When Koenigsegg first appeared at major car shows at the beginning of the current millennium, expectations were limited. Too many new manufacturers had already tried to gain a foothold in the car market with a sports car before. No one could have guessed what would happen in the following 20 years. In fact, the enterprising entrepreneur Christian von Koenigsegg not only managed to find the first customers for his cars. He also steadily expanded his production capacities and still continues to impress with ever new innovations. Only six examples of the CC 8S presented in Paris in 2000 were built until 2003. In the background, the Koenigsegg team was already working on a further developed car.
Fastest production car for three months
The CC 8S received an entry in the Guinness Book of Records as the most powerful production car at the time due to its 655 hp V8 supercharged engine. Its successor CCR presented in Geneva in 2004 easily surpassed this figure. With the same displacement of 4.7 liters, Koenigsegg now achieved 593 kW/806 hp and a maximum torque of 920 Nm. In combination with the manual six-speed transmission, it sprinted from a standstill to 62 mph in 3.2 seconds. It reached over 245 mph according to factory specifications. On the circular track at Nardó in Italy, the undulating asphalt on February 28, 2005, allowed it to reach 387.87 kph (241.011 mph). Three months later, Bugatti broke the barrier of 400 kph with the Veyron. This marked the beginning of the still ongoing feud over the world’s fastest production car, which Koenigsegg would soon like to conclude with the Jesko Absolut.
Modifications compared to the CC 8S
In addition to the extra power, the CCR received a new suspension, better brakes, a titanium exhaust and modified bodywork compared to the CC 8S. Koenigsegg didn’t change the basic dimensions by a millimeter. Fine-tuning of the shape, however, provided more downforce. A rear wing was available on request, and was fitted to most of the 14 CCR models built. The dihedral synchro-helix actuated doors, on the other hand, which open only slightly outward and then forward and upward, weren’t changed. Below the carbon-fiber body with its huge hoods, the carbon-fiber monocoque was retained. This made the car not only particularly torsionally stiff, but also one of the safest supercars in the event of an accident. A new feature was a special sticker on the huge hood.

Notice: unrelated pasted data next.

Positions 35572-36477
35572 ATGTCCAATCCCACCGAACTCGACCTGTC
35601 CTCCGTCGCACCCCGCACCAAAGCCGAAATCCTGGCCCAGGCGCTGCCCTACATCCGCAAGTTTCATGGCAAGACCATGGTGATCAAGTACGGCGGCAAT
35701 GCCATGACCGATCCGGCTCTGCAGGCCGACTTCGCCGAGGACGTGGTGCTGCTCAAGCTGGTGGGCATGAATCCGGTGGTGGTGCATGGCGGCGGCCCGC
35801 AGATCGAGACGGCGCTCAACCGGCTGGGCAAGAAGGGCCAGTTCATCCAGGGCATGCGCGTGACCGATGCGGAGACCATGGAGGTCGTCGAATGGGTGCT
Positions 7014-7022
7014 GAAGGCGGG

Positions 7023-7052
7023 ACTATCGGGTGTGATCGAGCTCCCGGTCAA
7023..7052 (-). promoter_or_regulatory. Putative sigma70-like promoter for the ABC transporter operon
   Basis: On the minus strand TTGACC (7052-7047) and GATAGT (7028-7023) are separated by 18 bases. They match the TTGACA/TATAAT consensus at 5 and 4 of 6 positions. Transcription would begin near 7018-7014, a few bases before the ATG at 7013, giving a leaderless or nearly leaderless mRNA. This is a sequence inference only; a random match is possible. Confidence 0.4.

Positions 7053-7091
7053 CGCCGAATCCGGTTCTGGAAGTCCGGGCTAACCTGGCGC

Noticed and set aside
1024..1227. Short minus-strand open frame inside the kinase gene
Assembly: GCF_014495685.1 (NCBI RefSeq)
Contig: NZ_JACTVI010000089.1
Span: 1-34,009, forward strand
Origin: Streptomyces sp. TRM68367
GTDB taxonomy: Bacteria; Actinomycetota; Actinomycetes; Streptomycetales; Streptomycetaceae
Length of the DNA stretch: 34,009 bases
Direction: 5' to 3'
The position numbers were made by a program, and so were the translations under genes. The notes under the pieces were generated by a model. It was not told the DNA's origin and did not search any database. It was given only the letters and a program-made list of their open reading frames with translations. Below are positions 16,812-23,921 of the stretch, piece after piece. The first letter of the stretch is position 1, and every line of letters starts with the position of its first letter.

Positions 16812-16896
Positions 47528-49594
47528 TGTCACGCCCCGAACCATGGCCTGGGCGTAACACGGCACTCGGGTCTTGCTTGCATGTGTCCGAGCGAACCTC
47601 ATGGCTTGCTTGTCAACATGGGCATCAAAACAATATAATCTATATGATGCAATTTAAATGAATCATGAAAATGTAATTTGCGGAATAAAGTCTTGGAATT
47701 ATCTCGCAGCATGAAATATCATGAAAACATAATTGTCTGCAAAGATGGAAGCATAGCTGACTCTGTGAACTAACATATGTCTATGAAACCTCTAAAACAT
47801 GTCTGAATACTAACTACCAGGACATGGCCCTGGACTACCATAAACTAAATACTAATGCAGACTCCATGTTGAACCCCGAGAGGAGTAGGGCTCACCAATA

How did the Ghost come to be?
The sticker shows a ghost, which was originally seen on the aircraft of the Swedish flying squadron “Johan Röd”. Koenigsegg had originally produced its cars on an old farm outside Ängelholm, which fell victim to a fire in early 2003. After some searching, he found the hangar of the aforementioned flying squadron at Ängelholm airport as a replacement production site. In addition, he was able to acquire an office building next to it and the military runway that was no longer in use. The latter has since served as a run-in and test track for new sports cars. Since members of the former squadron approved of the new use of their hangar for building supercars, they asked Christian von Koenigsegg to put their former mascot, the ghost, on his cars. All new cars that have been created there since then therefore display this additional logo.
Lava Orange as a popular paint color
The most frequently ordered paint color for the Koenigsegg CCR proved to be the presentation color. When the car first shown to the public at the 2004 Geneva Motor Show, it wore the color ‘Lava Orange’. In the end, six more customer cars were painted this way. However, the color shades differ slightly from one another because all the cars were painted by hand and the color was individually mixed beforehand. The Geneva presentation car bears the chassis number 011 and was used for various press photos after the show. Inside this CCR shows itself with black leather and Alcantara, including orange stitching. It wasn’t until May 23, 2006 that 011 changed hands to a Norwegian car collector who stored his sports cars in a French chateau.
011 goes under the hammer at RM Sotheby’s
By 2010, only just over 1,100 kilometers of total mileage had been accumulated. After the CCR was briefly for sale at the Auto Salon Singen, it subsequently turned up the at the classic car dealer Bratke in Düsseldorf and finally at Michael Fröhlich. After sitting in his showroom for quite a while, the supercar moved to Esser Automotive, the official Koenigsegg dealer in Alsdorf near Aachen. There, much-needed service work was carried out, as well as an upgrade to the eleven-spoke wheels of the successor model CCX. After a short while with a new owner, 011 is now up for auction at RM Sotheby’s as part of the Milan 2021 auction. Experts expect a hammer price of between € 720,000 and € 760,000.
Images: RM Sotheby’s, Keno Zache